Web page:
A recent case involving developer Charles Keenan and the City of Palo Alto highlights the importance of strict compliance with Mitigation Fee Act’s requirement that findings be made every five years concerning unexpended fees. The court held that the City’s failure to make such findings within the statutory deadline mandated refund of all unexpended fees, not merely fees held for more than five years. Hamilton and High, LLC, et al., v. City of Palo Alto, et al., No. H049425 (6th Dist., March 20, 2023).
In 2013, Charles Keenan paid an “in-lieu parking fee” of $972,000 imposed as a condition of approval of a commercial development project on Hamilton Avenue in Palo Alto. The fee was imposed on all new commercial development to fund parking facilities in the downtown area. As of the end of 2019, the City had a balance of over $6 million in unexpended parking fees.
The Mitigation Fee Act requires public agencies to make findings every five years concerning unexpended development impact fees. The City made findings for the parking fees for the 2007-08 and 2012-13 fiscal years but did not make such findings by the statutory deadline for the 2017-18 fiscal year (i.e., within 180 days of June 30th.) Keenan demanded a refund of the fee, claiming the City failed to comply with the Mitigation Fee Act. The appellate court agreed and ordered the City to refund all unexpended parking fees. In reaching that conclusion, the court made several important clarifications to the law governing such refund claims.
In-lieu fees are exactions subject to the Act’s findings requirements.
The City argued that findings were not required for the parking fees because developers had the election either to provide parking or pay an in-lieu fee. The court disagreed, finding that the fee was a “monetary exaction” imposed as a condition of approval of a project to fund facilities related to the project and therefore met all requirements of the Act. Based on an extensive review of the caselaw regarding in-lieu fees and the Mitigation Fee Act, the court found no support for the claim that the “in-lieu” or elective aspect of the imposition changed the nature of the fee for purposes of the Act.
The statute of limitations runs from the date a request for refund is denied.
Keenan requested a refund in January 2020, which the City rejected in February 2020, and Keenan filed suit three months later. The trial court held that Keenan’s action was time-barred because it was not filed within one year of the December 2018 deadline for adoption of the five-year findings. The appellate court concluded that the thrust of Keenan’s lawsuit was enforcement of a refund of the unexpended fees rather than a challenge to the City’s failure to make findings. As such, the limitations period did not begin to run until the City denied Keenan’s refund request.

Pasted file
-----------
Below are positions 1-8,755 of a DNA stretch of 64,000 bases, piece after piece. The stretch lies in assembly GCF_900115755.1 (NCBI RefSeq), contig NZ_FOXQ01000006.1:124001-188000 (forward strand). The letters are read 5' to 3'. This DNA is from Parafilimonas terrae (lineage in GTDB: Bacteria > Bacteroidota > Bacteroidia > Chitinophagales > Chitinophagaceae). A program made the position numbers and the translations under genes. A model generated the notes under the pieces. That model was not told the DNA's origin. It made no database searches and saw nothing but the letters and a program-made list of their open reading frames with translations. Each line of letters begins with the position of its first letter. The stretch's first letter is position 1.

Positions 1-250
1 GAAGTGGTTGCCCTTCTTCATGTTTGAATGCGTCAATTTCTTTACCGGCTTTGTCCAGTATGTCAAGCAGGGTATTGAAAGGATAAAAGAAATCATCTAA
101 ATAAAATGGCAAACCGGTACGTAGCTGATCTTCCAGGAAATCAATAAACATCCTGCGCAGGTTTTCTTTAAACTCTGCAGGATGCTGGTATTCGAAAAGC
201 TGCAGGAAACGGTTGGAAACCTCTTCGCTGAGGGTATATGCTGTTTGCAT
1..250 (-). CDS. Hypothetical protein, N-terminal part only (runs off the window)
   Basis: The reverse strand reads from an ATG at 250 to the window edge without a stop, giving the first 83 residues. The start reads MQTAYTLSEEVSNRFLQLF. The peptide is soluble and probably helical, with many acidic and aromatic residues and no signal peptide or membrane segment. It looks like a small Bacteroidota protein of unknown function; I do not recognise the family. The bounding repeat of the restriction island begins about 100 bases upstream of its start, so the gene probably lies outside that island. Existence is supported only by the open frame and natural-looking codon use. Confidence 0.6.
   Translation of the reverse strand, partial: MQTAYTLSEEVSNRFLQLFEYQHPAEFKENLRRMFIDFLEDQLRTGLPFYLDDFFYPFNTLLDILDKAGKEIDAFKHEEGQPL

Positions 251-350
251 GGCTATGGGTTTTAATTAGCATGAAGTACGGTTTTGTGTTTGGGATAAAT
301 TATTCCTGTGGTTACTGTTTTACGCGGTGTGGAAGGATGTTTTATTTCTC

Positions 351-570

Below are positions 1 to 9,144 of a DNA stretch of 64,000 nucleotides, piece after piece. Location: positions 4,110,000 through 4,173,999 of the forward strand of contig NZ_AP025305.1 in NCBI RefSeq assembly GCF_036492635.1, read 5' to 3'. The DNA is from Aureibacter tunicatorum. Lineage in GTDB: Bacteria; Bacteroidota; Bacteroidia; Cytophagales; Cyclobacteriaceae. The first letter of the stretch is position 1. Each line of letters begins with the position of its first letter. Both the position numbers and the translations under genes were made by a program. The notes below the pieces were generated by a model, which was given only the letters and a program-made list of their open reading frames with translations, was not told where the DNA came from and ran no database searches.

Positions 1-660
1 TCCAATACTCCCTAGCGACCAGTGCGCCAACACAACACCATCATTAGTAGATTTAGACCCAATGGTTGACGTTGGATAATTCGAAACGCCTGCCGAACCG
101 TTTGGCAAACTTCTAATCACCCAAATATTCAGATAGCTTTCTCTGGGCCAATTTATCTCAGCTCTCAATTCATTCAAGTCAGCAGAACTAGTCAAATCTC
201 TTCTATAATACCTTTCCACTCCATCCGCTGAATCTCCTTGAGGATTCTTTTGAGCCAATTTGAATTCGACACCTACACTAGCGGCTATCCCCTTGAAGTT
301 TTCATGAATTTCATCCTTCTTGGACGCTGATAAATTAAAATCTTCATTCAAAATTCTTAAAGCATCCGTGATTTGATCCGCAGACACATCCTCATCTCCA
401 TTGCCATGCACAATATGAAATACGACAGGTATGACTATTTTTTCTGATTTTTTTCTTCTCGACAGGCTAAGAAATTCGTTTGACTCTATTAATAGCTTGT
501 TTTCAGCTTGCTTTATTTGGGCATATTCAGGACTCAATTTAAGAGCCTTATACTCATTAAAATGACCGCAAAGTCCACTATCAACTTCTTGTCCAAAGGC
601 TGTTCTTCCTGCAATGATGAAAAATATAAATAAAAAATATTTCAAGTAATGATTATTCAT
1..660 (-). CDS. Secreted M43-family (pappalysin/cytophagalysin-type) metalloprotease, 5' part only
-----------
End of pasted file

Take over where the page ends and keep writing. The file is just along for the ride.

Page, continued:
Belated findings do not satisfy the Act.
After denying Keenan’s refund request, the City adopted five-year findings in May 2020 and contended these findings satisfied the Act’s requirements. The court found that this argument “ignore[d] the language specifying ‘If the findings are not made as required by this subdivision, the local agency shall refund the moneys in the account or fund as provided in subdivision (e).’” Because the May 2020 findings were not made within the statutory deadline, they were not made “as required” by the Act, and a refund was therefore mandated.
Failure to make five-year findings that comply with the Act requires refund of all unexpended fees.
The City maintained that the five-year findings requirement applied only to fees held for more than five years and, because the City had transferred $1.3 million from the parking fund to a capital fund, this had exhausted the balance of fees held in the fund for over five years and excused the findings requirement. The court rejected this argument, ruling that the plain language of the statute required the five-year findings to address all unexpended fees, not merely those held for more than five years. The court noted that its reading was consistent with the five-year reports issued by the City, which did not break out fees by date of deposit. The consequence of failure to make timely findings for the 2107-18 fiscal year was refund of all unexpended fees, regardless of the date of collection.
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This decision underscores the importance of meticulous compliance with the requirements and deadlines of the Mitigation Fee Act. Five-year findings must be made for all development fees that fall within the Act’s definition, whether or not paid electively in-lieu of some other condition of approval. The findings must be made within 180 days of the end of the applicable fiscal year and must cover all unexpended fees in the fund, not merely fees held for more than five years. Agencies that fail to adopt findings within the statutory period or adopt findings that do not meet the strictures of the Act are at risk of having to refund the entire balance to then-current owners of the properties subject to such fees.